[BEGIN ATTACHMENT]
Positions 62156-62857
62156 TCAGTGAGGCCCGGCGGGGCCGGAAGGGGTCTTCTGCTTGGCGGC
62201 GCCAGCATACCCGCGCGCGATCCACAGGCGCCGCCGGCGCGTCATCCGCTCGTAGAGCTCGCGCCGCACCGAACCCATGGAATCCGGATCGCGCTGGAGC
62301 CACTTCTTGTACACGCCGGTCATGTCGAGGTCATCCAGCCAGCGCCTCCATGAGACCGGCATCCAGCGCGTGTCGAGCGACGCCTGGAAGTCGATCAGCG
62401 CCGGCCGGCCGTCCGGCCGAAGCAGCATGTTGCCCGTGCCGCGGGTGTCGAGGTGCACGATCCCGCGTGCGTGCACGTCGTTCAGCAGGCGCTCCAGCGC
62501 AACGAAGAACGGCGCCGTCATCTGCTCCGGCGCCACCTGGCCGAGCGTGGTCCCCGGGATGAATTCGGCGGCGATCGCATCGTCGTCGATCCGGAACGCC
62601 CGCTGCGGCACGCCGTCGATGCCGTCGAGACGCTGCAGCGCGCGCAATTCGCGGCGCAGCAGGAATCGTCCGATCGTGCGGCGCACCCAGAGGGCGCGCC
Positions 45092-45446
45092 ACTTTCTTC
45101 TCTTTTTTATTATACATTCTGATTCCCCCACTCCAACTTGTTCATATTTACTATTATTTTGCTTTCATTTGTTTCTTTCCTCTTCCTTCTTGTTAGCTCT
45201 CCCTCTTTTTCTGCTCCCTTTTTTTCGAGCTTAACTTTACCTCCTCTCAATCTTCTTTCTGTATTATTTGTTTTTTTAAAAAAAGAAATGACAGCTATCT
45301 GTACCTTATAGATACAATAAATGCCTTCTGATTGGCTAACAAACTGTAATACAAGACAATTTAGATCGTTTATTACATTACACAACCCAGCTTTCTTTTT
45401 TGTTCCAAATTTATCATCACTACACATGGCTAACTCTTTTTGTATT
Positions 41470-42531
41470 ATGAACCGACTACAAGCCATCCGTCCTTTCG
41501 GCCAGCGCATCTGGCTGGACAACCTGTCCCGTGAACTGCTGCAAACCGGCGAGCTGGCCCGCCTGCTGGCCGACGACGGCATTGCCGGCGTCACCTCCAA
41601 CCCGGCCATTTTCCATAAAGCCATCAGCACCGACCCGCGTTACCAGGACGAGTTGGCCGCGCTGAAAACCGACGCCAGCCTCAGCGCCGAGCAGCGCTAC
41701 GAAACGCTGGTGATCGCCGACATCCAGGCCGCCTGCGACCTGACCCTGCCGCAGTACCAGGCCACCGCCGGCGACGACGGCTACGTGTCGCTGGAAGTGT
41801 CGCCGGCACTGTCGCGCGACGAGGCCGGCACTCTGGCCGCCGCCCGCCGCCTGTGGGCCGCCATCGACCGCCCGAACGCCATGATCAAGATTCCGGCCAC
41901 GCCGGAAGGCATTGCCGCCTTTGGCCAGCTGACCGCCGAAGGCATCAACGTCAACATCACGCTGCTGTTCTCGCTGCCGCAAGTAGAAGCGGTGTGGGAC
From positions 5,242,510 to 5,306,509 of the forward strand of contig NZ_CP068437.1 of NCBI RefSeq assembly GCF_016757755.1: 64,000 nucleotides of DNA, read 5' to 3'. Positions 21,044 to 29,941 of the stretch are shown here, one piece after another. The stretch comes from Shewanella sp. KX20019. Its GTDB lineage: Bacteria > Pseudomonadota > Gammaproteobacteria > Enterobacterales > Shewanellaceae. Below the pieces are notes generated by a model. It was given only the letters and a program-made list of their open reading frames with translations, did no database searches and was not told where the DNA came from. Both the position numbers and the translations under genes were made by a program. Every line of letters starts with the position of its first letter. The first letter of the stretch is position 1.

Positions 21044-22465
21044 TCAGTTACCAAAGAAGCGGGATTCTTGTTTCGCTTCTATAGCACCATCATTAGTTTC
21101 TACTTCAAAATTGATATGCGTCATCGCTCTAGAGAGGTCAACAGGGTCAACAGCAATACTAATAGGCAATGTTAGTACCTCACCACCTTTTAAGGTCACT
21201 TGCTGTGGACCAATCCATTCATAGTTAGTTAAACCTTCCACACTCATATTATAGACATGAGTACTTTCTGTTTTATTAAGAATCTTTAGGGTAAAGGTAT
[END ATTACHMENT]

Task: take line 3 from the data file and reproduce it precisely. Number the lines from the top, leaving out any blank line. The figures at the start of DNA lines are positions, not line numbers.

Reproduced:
62201 GCCAGCATACCCGCGCGCGATCCACAGGCGCCGCCGGCGCGTCATCCGCTCGTAGAGCTCGCGCCGCACCGAACCCATGGAATCCGGATCGCGCTGGAGC